I feel confused. I’m clearly not happy in my job, but working out why, and what I should do about it, is harder. It’s hard even to work out if it’s actually the job that is upsetting me or if I’m upset because I’m depressed and I just happen to spend a huge chunk of my week at work, so it feels like I’m always depressed there. Working out whether I should leave and go elsewhere is harder still; finding a better job is hardest of all. Similarly, I want to get married, but, despite (because of) having had a lot of conflicting advice in the last few days, I have no idea whether I’m ready to date. My therapist says not to date, but that was conditional on wanting to date for the ‘wrong’ reasons (being lonely and wanting someone to fix me) and I have no idea if I do want to date for those reasons or not. My rabbi mentor said not to date until I’ve sorted out the social anxiety, but I’m a lot less confident than he is about my ability to do that. My parents say I should date because that might make me feel better, as does one of my friends, who thinks I do want to marry for the right reasons. Yesterday I found a draft post that stated that I want to get married so that I can give to someone, which I suspect is what my therapist wanted me to say on Friday. But I’m now so confused that I don’t know if I really feel like that or not. It’s hard to know what, if anything, to do. At least regarding jobs I can keep a vague look out for new work, especially as my contract may not be renewed at the end of the month anyway, but I don’t think I should be joining dating services or sites without being sure that I am ready to marry.
Frum (religious) Jews are apt to describe the Torah as an instruction manual to life, but it doesn’t have an index and, anyway, it’s rarely clear cut as to how to apply its teachings in the complexity of life – or is that me being borderline heretical again? It can tell you what to do on Shabbat (the Sabbath) or how to have a kosher kitchen, but it’s not always clear on what to do about the unique circumstances of one’s day to day life. I suppose this is why people go to rabbis, but my rabbi mentor has just confused and worried me more on this matter and I’m not the kind of person who takes his troubles to a gadol (great Torah scholar) for advice. I wouldn’t know how one even goes about it, although the teacher at the Talmud class I used to go to said he could arrange for us to meet one famous rabbi who his brother knew.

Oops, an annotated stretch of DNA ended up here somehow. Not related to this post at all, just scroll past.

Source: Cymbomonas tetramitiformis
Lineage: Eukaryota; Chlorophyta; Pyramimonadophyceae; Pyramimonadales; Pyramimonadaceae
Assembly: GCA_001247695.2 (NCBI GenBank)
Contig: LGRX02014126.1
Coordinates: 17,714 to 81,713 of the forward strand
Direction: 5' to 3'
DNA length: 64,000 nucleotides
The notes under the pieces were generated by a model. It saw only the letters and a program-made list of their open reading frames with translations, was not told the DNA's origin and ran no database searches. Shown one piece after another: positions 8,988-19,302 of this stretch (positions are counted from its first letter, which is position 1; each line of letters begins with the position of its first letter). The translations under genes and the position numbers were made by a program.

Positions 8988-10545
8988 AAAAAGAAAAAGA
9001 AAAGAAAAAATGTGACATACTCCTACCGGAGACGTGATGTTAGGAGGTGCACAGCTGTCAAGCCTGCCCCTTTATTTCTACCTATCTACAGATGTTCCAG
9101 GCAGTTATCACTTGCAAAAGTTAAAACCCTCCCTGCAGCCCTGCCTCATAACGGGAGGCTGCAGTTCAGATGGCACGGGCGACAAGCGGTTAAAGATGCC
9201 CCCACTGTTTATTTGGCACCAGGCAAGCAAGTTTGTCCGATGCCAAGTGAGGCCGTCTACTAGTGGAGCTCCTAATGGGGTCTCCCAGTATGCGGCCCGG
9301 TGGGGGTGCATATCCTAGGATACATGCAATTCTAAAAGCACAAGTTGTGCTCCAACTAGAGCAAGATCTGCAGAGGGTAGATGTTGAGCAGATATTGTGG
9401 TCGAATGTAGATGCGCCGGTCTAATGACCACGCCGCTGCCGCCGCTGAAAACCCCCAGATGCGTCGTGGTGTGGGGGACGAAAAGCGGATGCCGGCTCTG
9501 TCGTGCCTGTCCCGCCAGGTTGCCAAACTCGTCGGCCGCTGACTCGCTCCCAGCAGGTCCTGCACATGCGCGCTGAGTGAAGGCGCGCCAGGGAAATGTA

Contrary to what Elton John sang, I don’t believe there’s a light where the darkness ends, and I have been told not to seek someone who can heal me with her love. It all seems so hopeless. Sometimes I feel like the most alone person in the world. That’s not really fair, as I have my parents and my sister and my non-biological sisters (friends) all of whom do at least respond to texts and phone calls and who do sometimes inquire after me without my seeking them out, even if they don’t always understand why I’m so upset about things. But that just makes me feel more guilty for feeling so alone! At any rate, when the front door of my flat shuts, I’m so alone with no one to hold me or talk to me. Plus, I want the type of love that can’t be provided by parents or sisters or friends. Is that so wrong of me? And I want to be able to give to someone as well as to take, but no one seems to trust me to do that, or they have other people who do it for them better already.
If someone could say to me that I would struggle for the next five years, but after that I would be able to manage my mental health and find a wife and have children, that would be difficult, but it would be better than this. At least I would know that I won’t be lonely and miserable for my entire adult life. But no one can give me those kind of guarantees and even if I knew that in five years I would manage my mental health better, I still doubt that I could get married and have children given my age (I would be nearly forty by then), my geeky interests and atypical personality and the fact that the depression would probably still be lurking in the background.
I once came across an idea in Judaism that when someone dies, a sword of judgement is suspended over the family for a year afterwards and if they sin, they are more likely to be punished (a lot of my episodes of depression have started a few months after the death of one or more grandparents). I had hoped that the reverse might be true, that when my sister got married, maybe some of her blessing and happiness would overflow and hit me, but it doesn’t seem to have happened. I didn’t even feel able to ask for her to pray for me under the chuppah.
I feel selfish and self-centred. All I talk about here is myself. No wonder my therapist thinks I only want a wife to ‘fix’ me. My Mum says that it’s not my fault, that depression is a selfish illness, but I feel I should push past that. But I’m in such psychological pain so much of the time that it’s hard to feel anything else. Which I suppose is evidence that I shouldn’t be looking for a wife until I’m better. Except that it’s been made quite clear to me, by psychiatrists and by experience, that there is no ‘feeling better’ just ‘coping better.’ If I was in a relationship I might be better at looking after someone else. At any rate, my ex (who also had a lot of issues that she was dealing with) used to say that I was better at caring for her than she was for me and in retrospect I look back at that time and wonder if I was too caring and just encouraged her to walk all over my boundaries because she knew I would keep coming back. Or is this justifying myself? I honestly don’t know any more. After that experience, I find it hard to imagine being in a healthy relationship.
Ugh, this post is just nonsense. I’m hurting today and this is an inarticulate cry of pain. All I feel today is despair and self-loathing, I can’t even feel anxiety. Please forgive me.